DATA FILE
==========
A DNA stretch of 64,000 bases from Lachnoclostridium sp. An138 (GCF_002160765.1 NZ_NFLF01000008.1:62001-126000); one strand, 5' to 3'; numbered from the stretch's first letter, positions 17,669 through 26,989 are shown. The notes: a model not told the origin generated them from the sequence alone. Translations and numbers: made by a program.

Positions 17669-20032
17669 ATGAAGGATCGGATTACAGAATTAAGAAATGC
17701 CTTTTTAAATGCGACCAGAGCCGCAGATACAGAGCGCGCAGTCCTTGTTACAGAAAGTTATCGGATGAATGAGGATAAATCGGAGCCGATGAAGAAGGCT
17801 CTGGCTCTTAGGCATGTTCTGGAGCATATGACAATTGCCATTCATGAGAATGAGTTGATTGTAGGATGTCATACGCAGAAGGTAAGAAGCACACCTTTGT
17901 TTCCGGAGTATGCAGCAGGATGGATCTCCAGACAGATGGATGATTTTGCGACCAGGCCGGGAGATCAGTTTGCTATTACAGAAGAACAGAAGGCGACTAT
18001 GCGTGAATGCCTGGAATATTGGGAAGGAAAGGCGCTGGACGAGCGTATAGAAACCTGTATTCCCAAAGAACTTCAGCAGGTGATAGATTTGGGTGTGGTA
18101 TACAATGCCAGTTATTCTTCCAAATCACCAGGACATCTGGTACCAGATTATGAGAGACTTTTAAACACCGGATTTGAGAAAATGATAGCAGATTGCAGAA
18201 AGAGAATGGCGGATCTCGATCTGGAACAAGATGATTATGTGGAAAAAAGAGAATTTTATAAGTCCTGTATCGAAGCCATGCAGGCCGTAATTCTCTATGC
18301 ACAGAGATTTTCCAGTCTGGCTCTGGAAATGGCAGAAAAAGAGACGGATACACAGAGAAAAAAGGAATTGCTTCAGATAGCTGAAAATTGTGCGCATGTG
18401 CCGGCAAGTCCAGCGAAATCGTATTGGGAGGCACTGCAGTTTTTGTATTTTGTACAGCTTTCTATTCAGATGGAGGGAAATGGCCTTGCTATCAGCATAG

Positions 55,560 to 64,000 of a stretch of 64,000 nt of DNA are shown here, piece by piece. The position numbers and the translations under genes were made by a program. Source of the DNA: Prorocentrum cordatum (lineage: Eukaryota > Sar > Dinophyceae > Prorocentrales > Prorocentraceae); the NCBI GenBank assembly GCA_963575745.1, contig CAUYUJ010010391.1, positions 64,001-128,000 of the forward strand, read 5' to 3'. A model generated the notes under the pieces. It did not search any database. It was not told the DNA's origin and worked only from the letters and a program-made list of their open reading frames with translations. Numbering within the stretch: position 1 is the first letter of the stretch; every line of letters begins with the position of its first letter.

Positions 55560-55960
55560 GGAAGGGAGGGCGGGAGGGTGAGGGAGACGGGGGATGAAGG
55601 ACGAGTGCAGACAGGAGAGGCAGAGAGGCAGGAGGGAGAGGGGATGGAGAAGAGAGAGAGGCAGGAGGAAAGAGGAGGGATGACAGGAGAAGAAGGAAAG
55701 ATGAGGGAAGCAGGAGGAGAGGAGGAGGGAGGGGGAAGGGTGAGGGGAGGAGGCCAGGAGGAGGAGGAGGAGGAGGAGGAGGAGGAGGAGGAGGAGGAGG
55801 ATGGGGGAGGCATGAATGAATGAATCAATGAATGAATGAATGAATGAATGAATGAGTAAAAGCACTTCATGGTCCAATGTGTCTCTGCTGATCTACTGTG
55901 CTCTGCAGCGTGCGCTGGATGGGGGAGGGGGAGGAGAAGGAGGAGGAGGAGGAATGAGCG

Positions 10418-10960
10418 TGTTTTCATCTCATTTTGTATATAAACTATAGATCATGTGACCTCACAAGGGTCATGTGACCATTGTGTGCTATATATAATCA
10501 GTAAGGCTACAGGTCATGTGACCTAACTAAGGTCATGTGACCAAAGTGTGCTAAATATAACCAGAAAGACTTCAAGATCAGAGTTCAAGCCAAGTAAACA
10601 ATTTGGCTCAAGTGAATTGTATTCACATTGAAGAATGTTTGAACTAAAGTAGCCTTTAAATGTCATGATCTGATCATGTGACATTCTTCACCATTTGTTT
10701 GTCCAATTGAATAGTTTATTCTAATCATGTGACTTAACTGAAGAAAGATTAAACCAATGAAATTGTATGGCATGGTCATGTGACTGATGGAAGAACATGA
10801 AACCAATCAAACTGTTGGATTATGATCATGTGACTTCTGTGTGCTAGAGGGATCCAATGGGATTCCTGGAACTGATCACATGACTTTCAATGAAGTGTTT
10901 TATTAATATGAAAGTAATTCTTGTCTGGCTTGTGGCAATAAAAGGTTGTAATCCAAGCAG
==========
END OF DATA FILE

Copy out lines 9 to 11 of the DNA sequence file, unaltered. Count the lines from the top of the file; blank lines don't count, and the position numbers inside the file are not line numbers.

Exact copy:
18201 AGAGAATGGCGGATCTCGATCTGGAACAAGATGATTATGTGGAAAAAAGAGAATTTTATAAGTCCTGTATCGAAGCCATGCAGGCCGTAATTCTCTATGC
18301 ACAGAGATTTTCCAGTCTGGCTCTGGAAATGGCAGAAAAAGAGACGGATACACAGAGAAAAAAGGAATTGCTTCAGATAGCTGAAAATTGTGCGCATGTG
18401 CCGGCAAGTCCAGCGAAATCGTATTGGGAGGCACTGCAGTTTTTGTATTTTGTACAGCTTTCTATTCAGATGGAGGGAAATGGCCTTGCTATCAGCATAG